As you enter Actors Theatre of Charlottes production of Red you cant help but notice the red motif even before the show starts.
The set includes a large late-1950s New York City studio that includes shelves lined with buckets of red paint, red paint splatters across the walls and floor, and several large red canvases.
This studio can only be that of acclaimed artist Mark Rothko. This story, which won the 2010 Tony Award for Best Play, takes the audience on a journey through the pinnacle of Rothkos artistic career to his later years, where he finds himself painting murals for a New York restaurant burdened by the sudden transition from paintings, such as those from Jackson Pollock and Pablo Picasso, to the temporal and disposable art of Warhol and comic books.
It's a transition that drives Rothko to such denial and depression that it results in his suicide in 1970.
He doesnt go through this journey alone, but instead is accompanied by a young assistant who shows him the true meaning of whats red or white - or how to keep the black from swallowing the red.
Actors Theatre made a bold choice in choosing this production. The passionate and dark story line coupled with the original Broadway productions strong reputation make it easy for the production to fall short of a knowledgeable audience members expectations.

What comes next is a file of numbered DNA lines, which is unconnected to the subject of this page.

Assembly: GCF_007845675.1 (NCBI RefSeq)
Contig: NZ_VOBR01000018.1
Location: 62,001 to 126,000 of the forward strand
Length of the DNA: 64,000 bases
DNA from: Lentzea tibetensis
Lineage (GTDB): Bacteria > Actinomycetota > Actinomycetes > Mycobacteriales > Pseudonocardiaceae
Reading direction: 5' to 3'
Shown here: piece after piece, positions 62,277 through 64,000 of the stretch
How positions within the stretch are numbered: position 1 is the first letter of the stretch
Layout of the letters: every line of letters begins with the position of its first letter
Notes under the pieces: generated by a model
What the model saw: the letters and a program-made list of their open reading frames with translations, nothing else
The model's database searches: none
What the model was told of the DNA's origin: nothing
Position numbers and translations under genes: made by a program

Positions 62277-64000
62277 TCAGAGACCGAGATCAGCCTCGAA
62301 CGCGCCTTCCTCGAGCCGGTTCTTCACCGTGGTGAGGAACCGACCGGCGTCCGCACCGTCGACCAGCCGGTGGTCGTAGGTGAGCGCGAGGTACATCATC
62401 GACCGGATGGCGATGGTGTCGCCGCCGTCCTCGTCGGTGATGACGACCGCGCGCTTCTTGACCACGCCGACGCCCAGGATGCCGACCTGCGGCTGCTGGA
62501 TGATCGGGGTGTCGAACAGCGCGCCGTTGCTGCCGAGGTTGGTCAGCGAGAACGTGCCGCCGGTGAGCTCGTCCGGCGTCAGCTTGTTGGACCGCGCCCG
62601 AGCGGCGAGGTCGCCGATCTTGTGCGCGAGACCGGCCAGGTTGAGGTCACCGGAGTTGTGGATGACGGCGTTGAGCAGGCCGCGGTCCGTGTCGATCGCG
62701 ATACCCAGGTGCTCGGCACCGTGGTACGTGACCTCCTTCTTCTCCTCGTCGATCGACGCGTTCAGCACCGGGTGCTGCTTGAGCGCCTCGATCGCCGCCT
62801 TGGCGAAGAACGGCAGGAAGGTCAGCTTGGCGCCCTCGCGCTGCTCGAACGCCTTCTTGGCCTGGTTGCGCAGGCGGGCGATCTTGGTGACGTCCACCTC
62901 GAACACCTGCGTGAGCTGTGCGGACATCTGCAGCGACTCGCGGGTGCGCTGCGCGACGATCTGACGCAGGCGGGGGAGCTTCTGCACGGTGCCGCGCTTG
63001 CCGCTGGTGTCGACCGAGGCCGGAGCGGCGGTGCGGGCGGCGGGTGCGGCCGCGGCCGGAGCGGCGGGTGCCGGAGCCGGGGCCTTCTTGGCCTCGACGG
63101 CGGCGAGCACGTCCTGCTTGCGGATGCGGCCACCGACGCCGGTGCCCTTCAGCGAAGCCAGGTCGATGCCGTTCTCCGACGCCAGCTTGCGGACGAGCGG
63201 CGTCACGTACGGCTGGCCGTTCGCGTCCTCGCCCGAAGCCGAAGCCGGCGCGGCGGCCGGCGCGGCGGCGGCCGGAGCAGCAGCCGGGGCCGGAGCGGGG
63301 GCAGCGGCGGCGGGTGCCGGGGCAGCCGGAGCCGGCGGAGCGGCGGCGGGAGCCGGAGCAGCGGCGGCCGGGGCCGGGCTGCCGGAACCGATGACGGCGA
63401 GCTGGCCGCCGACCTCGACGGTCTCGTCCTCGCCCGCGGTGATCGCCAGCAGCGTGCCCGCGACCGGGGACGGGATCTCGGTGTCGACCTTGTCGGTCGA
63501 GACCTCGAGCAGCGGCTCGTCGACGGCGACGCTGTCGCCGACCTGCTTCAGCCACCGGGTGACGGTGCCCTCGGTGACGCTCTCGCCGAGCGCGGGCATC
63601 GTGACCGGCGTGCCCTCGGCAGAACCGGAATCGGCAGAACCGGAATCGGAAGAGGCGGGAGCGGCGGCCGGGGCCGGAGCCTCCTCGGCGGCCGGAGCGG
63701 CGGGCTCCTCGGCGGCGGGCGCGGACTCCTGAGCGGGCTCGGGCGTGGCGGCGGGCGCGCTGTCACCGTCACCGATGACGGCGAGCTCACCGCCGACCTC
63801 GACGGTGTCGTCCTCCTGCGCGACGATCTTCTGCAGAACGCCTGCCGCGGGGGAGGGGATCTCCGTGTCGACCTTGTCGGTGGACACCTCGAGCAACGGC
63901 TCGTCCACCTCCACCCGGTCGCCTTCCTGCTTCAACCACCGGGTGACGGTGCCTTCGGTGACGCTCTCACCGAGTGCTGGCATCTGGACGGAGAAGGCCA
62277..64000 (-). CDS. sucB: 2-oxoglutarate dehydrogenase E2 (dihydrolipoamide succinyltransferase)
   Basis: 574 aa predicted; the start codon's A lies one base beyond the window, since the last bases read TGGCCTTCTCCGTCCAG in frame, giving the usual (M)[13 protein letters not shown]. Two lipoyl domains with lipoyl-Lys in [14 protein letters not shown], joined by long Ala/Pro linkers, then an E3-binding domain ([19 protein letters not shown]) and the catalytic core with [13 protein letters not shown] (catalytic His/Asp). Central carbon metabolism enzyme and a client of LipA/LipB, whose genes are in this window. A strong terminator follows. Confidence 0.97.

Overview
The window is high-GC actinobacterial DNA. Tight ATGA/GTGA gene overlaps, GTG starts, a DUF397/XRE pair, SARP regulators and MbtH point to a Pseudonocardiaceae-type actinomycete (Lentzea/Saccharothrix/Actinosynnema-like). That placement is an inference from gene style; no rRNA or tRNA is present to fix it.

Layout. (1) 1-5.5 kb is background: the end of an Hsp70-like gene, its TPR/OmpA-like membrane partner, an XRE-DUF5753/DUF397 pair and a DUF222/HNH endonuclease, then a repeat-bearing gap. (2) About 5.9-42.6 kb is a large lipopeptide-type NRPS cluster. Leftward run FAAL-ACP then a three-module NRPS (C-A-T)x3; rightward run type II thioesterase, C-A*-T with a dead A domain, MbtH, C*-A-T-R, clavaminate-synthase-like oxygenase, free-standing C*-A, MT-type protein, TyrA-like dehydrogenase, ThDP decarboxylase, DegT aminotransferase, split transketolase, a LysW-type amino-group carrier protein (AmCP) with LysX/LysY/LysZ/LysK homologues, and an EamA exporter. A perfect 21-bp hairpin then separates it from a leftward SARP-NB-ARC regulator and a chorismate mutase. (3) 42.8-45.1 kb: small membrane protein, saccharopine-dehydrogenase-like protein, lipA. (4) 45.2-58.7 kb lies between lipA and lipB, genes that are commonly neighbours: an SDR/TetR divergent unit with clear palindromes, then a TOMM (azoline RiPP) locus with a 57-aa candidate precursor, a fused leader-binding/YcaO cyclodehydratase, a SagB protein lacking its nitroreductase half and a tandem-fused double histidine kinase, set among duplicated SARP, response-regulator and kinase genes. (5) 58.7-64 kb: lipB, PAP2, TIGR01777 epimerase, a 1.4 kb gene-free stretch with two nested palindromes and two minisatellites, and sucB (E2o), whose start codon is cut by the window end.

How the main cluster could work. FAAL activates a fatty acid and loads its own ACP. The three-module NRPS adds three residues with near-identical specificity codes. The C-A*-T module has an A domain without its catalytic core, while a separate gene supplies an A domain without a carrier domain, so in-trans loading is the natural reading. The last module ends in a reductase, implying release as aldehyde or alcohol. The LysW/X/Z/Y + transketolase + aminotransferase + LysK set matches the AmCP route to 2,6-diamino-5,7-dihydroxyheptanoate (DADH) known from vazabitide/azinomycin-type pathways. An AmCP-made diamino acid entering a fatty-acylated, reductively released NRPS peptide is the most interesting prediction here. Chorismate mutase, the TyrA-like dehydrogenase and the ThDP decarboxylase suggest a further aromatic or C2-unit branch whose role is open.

Yet this production dodges that risk, with a powerful performance that will bring audiences to their feet.
The harsh scenic design adds to dark story, and subtle artistic incorporations help underscore the transition in Rothkos work over the course of two years.
The use of classical music is used to help illustrate the characters thoughts, without even using words. This play was written by John Logan, famous for his work on films such as "Hugo," "Sweeney Todd" and "The Aviator."
Logan bravely wrote a show that consisted of only two characters; a risky choice, yet that of two actors seem to be the perfect amount of stage presence throughout the show. Adding any more would take away from the depth of the story.
When only two actors are needed in a show, it makes the task of choosing the right actors crucial. But Actors Theatre managed to hit the casting nail on the head. This production showcases the talent of Rob Kahn (Mark Rothko) and Jeremy DeCarlos (Ken, Rothkos assistant).
Kahn manages to capture Rothkos pretentious and overbearing personality, while simultaneously showing the artists internal struggle of embracing the change in culture and the declining appreciation of his work.
DeCarlos gives a strong performance as Ken, with perfect delivery of sarcastic and dryly humorous remarks when needed, and even a sense of vulnerability in the more emotional scenes.
While both actors are great on their own, these actors play off of each other brilliantly, making their antagonistic relationship believable.
This is a powerful production that would be recommended for anyone over age 16 (language is a strong component in the show). But it is especially recommended for anyone looking for a show with a meaningful story.
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